Oh seekers of Spring, how could you not find contentment
in a time of riddling reasons in this land of the blind?
By the joke of fate alone
it's sure that as the loved hand leaves you,
you clutch for the slip-stream, the realness to find.
But do what you like, do what you like, do what you like,
do what you like, do what you like, do what you can,
do what you can, live till you die
my poor little man.
For Jesus will stretch out his hand no more.
But in the south there's many a waving tree;
It would that musky fingers move your pain;
In the warm south winds the lost flowers bloom again.
And if you cried, you know you'd fill a lake with tears,
Still wouldn't turn back the years,
Since the city has took you,
Mad Hatter's on my mind.
So sad, sad to see the way it grew.
Those other people that I knew
That have either fell or faltered.
Mad Hatter's on my mind.
And you must have to see clear some time.
Prometheus the problem child,
Still juggling with his brains
Gives his limping leopard's visions
To the miser in his veins.
Within the ruined factories
The normal so insane
As he sets the sky beneath his heel
And learns away the pain.
But I am the archer the lover of laughter,
And mine is the arrowed flight.
I am the archer, and my eyes yearn after
The unsullied sight.
Born of the dark waters of the daughters of night,
Dancing without movement after the clear light.
Oh Promethean fate be kind
In the rumbling and trundling rickshaw of time.
Hooked by the heart to the king fisher's line
I will set my one eye for the shores of the blind.
The Mad Hatter’s Song is a complex composition of several different melodies being held together by a structure outside the usual A and B verses with a chorus. Robin Williamson called it “fusion music”. So far, only Brown Shoes Don’t Make It by the Mothers of Invention was close to its complexity. But Frank Zappa had made a comedic and ironic story, while Mad Hatter’s Song seems far more interior, at times like a prayer to “Promethean fate”. The melody line itself seems protean. The song begins in a plainsong much like Eyes of Fate, again with a rhetorical question, this time accompanied by some of the finest sitar playing of the psychedelic period. The sitar player is reported by Wikipedia to have been Nazir Jairazbhoy, credited as “Soma”. The verse questions the worth of love when fate can turn that love into loss.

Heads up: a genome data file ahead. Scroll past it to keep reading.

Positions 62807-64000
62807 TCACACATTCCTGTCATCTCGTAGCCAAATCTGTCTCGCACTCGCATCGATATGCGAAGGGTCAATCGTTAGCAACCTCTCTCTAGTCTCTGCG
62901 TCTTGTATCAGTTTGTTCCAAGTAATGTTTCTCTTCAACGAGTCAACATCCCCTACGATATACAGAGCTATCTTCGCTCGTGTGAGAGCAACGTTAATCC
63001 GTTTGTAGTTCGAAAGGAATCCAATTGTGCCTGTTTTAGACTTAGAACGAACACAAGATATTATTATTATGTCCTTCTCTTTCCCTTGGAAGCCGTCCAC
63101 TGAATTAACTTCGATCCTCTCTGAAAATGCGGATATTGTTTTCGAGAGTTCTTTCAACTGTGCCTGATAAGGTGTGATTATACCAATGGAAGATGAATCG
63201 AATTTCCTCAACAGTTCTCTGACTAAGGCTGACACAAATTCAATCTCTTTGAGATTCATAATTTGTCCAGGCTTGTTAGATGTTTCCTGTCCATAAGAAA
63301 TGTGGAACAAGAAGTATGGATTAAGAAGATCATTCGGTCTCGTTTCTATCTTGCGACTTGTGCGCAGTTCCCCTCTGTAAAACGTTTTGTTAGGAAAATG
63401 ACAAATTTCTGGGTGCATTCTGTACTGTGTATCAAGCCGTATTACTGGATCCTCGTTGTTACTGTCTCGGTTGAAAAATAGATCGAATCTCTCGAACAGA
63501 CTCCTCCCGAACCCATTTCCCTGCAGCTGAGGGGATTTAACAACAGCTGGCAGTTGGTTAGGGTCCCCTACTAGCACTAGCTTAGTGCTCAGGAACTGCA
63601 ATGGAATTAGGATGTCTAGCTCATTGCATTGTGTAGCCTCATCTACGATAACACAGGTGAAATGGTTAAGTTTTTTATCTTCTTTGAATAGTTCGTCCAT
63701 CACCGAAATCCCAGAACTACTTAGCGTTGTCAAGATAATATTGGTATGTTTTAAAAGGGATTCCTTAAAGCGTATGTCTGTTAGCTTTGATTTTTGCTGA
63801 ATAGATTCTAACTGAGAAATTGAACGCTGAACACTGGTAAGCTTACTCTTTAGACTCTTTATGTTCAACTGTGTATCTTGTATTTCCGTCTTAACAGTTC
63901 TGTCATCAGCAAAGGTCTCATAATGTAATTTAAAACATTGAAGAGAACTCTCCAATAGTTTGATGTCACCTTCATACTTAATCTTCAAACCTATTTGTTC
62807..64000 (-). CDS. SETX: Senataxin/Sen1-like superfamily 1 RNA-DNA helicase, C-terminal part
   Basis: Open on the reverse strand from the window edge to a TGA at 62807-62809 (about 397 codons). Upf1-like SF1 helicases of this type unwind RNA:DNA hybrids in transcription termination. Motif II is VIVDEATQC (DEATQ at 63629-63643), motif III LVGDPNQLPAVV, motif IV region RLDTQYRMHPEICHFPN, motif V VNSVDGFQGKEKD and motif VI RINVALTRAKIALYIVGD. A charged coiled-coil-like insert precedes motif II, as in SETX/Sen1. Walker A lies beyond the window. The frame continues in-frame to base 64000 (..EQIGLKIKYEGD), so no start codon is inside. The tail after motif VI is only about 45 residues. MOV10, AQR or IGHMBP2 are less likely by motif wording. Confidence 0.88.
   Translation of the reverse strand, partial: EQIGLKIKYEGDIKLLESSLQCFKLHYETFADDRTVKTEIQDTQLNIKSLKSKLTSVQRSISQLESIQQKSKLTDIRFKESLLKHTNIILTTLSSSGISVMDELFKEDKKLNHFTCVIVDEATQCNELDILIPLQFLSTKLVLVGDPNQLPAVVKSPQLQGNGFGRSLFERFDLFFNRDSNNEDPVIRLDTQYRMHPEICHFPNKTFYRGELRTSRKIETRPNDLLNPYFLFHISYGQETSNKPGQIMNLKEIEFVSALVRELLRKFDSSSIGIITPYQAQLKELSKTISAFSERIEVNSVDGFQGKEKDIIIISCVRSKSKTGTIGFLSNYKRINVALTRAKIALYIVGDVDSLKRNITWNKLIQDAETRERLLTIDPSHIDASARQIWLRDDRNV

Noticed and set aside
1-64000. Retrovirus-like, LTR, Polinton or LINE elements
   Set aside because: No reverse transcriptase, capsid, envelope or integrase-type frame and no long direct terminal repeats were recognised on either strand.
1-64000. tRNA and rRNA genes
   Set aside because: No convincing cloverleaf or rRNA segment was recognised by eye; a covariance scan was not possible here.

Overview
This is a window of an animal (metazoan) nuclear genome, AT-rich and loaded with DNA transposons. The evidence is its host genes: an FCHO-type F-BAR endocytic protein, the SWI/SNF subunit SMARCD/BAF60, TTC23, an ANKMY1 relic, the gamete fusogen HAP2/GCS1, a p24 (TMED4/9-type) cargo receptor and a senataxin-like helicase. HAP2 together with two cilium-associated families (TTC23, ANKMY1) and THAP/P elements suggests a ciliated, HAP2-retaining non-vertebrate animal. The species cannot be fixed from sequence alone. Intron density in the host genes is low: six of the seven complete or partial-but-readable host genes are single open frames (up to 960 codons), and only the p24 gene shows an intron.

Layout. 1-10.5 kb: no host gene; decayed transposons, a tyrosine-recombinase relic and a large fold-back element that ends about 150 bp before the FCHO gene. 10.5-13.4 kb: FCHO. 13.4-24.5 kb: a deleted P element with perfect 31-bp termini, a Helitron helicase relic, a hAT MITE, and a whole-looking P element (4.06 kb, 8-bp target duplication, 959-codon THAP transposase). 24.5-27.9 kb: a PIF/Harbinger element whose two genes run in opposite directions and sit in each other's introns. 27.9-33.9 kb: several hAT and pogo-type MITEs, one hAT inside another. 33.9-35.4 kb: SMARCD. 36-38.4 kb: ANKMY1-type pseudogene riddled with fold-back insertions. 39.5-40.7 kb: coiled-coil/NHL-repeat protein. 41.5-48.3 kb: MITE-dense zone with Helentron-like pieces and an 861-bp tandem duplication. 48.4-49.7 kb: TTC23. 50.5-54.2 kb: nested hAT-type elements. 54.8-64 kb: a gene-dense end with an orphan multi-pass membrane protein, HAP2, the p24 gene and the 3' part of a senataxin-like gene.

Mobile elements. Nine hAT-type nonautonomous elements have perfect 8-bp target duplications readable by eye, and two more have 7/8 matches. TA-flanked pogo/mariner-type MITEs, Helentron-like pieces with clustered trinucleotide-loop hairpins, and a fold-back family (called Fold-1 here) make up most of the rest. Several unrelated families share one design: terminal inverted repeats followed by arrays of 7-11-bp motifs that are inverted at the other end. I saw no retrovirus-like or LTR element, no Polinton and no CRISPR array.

The B section is a trance, a dervish dance, exhorting (maybe ironically) that one should do as one likes--even though desire leads to pain, “poor little man”. The refusal of Jesus at the end of the verse returns the listener to plainsong and stands in sharp contrast to the rather Buddhist feel of the chanted trance. The C section is a poetic aside, a vain wish that love could renew itself like nature in warmer climate, unrelated in structure to anything before or after it. This is followed by a D section of the blues, where the Mad Hatter resides. The poet cites a specific grief for friends who have “either fell or faltered”, pursuing their dreams in the city. This is followed by a one line aside that reminds one of the last line of Section A--though not strictly reflecting the melody of that line, it nonetheless rhymes with it and is the same length. The audience has been through three transitions by the time we reach this uniting of structure through the use of one line of music and lyric, which does not repeat anything other than the rhyme.
The audience is then carried into yet another melodic E section, in which a raga dance beat returns with the sitar, but it’s not the same melody or mood as B. Fate is here depicted as Prometheus, perhaps of Percy Bysshe Shelley's Prometheus Unbound, in which Fate would be a resistance to God’s plan. Prometheus would be akin to Satan in his theft of fire from God (although throughout the song, the fire is merely alluded to as light) and akin to Jesus in trying to mollify his Father’s cruelty. Perhaps this kind of identity crisis would juggle one’s brain. The limping leopards are much like the growling lions in Eyes of Fate--they are hollow and haven’t the strength of their convictions. Also like Eyes of Fate, the singer advises the audience to rise above their ignorance and suffering, to “learn away the pain”.
In section F the poet finds his identity in the stars as The Archer, Sagittarius, and tells us of himself almost as if from an astrological reading. The sitar is dropped and the sound is much more like Eyes of Fate; there’s even the whirling dervish sound Williamson seems to like on the guitar, which addresses the line dancing without movement after the clear light as if looking through the concentric circles of a drop fallen in a pool. The lyric ends with a prayer to Fate as the poet makes his journey through life in the rumbling and trundling rickshaw of time--the ramshackle nature of existence is painfully evident. Like Prometheus, the poet appears to be bait for fish, and for eagles. God has become the Fisher King with a wound in his groin, seeking the punishment of Prometheus. The poet commits himself to setting his “one eye” which I believe is the spiritual eye that Buddhists depict in the center of the forehead on the “shores of the blind.” Being underwater, a bait for fish, the singer cannot see the reality above the surface, on land. The song concludes with an instrumental restatement of the B section: Do what you like…Do you what you can…You poor little man. But it is hardly an expression of psychedelic Live For Today hedonism.